Purim is a confusing chag. Like many chaggim, it’s when we remember a story from our collective past, and like many other Jewish stories it includes a pretty substantial amount of suffering. But why on Purim, remembering a time when Haman literally wanted “to destroy, kill and annihilate all the Jews, young and old, infants and women, in a single day,” do we celebrate like no other time in the Jewish Calendar? Is it because we survived, we made it out the other side? It could be, but then why don’t we celebrate like that on all the other chaggim that celebrate our liberation? Or even on Shabbat when we literally reflect on the existence of literally everything, we celebrate existing.
I read a great reflection that said the reason Purim is different is because Purim is when we grew up and owned our Judaism. Purim isn’t just about connecting to the Jews of the past, it’s about us, it’s about connecting to the Jews of today.
One early Halachic authority (Halachot Gedolot, end of Hilchot Megillah) says: “Purim is greater than the day on which the Torah was given.” Purim is the day that we took the Torah. And when we take ownership, everything becomes different.
The next thing to say would be about how we can reflect on this and understand it in our current lives. Staying in the spirit of Purim of course, we could talk about how important it is to celebrate, feast and party (in a responsible and healthy way), celebrating each other and the things we have in life. Alternatively, we could talk about tzedakah and the act of giving generously and without question, as on Purim if you are asked for tzedakah you must give without any further questions.
However, I’m going to focus on the idea of taking ownership. Firstly, what does it even mean to take ownership of being Jewish? At least for me, I was born Jewish, grew up Jewish, I clearly am Jewish so what more do I need? I believe we need to do what the Jewish people did in the story of Purim and take ownership over our Judaism. Be active and make thought out decisions about your Judaism. This will look different for everyone, but should be meaningful and important. If it isn’t then perhaps something is missing. In today’s world it can be harder and harder to work out exactly what that is. But in Judaism there are always people to help you work that out. Find a Kehila, a community, to help you find meaning, and discover how to take ownership over your Judaism.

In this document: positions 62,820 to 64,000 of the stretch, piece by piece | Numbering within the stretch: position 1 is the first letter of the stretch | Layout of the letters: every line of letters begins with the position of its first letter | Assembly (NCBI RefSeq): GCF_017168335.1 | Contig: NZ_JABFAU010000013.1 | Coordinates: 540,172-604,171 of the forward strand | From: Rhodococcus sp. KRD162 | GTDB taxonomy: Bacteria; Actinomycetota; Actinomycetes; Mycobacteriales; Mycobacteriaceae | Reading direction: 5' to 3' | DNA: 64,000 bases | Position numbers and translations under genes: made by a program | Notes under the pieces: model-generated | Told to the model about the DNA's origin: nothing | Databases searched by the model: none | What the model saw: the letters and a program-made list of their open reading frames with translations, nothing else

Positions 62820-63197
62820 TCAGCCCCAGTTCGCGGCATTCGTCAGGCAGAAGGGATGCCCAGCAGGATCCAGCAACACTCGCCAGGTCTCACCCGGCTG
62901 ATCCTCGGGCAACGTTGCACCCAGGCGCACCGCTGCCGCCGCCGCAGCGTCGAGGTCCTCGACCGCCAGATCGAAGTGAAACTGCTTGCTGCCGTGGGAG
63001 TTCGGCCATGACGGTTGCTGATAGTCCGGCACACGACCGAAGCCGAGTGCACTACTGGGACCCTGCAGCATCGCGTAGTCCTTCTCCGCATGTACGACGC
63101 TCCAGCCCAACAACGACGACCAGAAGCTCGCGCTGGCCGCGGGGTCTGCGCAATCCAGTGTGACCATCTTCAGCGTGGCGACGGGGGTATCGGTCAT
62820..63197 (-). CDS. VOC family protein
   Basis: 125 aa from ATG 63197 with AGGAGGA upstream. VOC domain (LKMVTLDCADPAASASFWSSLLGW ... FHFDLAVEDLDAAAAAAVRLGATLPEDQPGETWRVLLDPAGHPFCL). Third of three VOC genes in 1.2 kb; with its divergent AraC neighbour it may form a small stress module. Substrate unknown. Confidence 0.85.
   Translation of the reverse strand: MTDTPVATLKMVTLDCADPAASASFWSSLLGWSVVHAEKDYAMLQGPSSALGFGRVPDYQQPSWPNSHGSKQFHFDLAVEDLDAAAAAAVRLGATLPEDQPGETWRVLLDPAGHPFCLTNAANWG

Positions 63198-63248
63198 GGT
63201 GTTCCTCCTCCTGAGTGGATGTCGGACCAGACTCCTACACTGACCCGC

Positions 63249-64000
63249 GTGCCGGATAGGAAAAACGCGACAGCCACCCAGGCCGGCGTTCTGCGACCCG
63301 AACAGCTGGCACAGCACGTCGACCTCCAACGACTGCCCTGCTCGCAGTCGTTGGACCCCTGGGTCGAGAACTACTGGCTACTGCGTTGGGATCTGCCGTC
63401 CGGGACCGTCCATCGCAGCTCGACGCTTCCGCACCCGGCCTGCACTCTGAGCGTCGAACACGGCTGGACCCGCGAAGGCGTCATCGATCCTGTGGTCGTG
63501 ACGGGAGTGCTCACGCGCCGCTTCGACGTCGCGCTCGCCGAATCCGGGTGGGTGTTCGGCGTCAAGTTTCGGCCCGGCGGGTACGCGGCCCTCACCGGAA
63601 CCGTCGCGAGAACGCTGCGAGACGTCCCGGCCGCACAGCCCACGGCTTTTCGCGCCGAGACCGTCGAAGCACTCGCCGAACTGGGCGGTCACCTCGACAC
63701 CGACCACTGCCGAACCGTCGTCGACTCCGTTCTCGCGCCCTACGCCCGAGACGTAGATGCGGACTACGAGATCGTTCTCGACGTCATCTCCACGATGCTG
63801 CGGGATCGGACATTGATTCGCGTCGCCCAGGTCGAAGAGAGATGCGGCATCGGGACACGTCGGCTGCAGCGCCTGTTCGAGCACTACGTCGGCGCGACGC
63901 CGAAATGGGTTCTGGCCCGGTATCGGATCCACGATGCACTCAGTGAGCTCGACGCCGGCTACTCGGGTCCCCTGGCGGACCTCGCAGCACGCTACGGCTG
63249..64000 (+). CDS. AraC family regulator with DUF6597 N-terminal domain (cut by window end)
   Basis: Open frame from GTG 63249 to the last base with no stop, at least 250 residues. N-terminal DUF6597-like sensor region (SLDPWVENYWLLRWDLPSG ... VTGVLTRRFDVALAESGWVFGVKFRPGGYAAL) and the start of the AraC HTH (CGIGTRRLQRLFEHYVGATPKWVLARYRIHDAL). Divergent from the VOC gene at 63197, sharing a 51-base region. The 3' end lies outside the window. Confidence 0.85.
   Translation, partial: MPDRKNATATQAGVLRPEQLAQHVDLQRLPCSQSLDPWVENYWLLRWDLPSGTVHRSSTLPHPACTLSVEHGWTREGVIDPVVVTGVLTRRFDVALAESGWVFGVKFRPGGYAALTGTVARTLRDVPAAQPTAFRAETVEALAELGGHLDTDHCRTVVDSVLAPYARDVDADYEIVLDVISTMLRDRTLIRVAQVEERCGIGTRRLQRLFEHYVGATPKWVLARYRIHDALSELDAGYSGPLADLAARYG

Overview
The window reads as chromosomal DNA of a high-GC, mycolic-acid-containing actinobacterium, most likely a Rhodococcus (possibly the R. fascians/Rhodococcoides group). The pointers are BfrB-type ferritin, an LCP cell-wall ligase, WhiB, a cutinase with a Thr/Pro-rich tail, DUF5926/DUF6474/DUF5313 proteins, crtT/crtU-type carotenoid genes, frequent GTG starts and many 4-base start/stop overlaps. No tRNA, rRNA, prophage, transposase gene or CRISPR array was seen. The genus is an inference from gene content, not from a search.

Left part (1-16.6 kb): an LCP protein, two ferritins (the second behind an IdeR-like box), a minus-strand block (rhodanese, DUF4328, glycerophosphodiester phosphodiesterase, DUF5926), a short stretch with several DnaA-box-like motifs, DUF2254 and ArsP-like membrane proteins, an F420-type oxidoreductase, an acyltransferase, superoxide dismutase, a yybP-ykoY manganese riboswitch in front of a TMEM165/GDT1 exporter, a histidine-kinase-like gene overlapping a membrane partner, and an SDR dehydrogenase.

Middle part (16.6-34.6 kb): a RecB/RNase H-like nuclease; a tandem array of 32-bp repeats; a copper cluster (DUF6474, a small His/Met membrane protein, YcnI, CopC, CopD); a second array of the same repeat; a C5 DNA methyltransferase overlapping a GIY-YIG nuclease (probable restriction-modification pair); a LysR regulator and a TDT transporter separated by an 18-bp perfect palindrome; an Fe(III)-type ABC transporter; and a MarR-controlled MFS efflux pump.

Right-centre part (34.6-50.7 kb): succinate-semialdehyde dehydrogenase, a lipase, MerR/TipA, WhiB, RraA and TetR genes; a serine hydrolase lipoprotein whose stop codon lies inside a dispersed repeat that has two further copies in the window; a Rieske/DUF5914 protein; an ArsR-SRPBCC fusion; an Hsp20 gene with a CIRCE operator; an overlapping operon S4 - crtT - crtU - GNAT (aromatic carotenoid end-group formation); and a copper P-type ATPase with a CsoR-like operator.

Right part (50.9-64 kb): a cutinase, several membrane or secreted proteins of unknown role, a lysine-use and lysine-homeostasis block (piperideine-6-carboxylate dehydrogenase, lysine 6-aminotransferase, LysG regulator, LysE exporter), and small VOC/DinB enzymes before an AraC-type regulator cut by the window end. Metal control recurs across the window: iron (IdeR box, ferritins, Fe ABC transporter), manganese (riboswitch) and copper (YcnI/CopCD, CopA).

For me that very clearly has been growing up in Habonim Dror. My experience in the movement not only helped me shape my Jewish Identity but helped me find meaning in my Judaism. It’s not obvious for me to be an active Jew, having grown up in a country with 7,000 Jews (Aotearoa New Zealand) before moving to the UK, and been given many opportunities to go down other paths. But after 15 years in Habonim Dror (or my whole life if you count being born on a movement Kibbutz) there is nothing that can be more obvious.
Not only do I feel it is my responsibility to be constantly growing as a Jew, but to help other do so too. Now is a great time to understand how to do so, whether it’s through Habonim Dror, or another meaningful connection.
Chag Purim Sameach, enjoy the celebrations and be safe and responsible in doing so, you all deserve to be celebrated and remind your friends and family they do too!
⁃ Adi Rothman Berman, Bogeret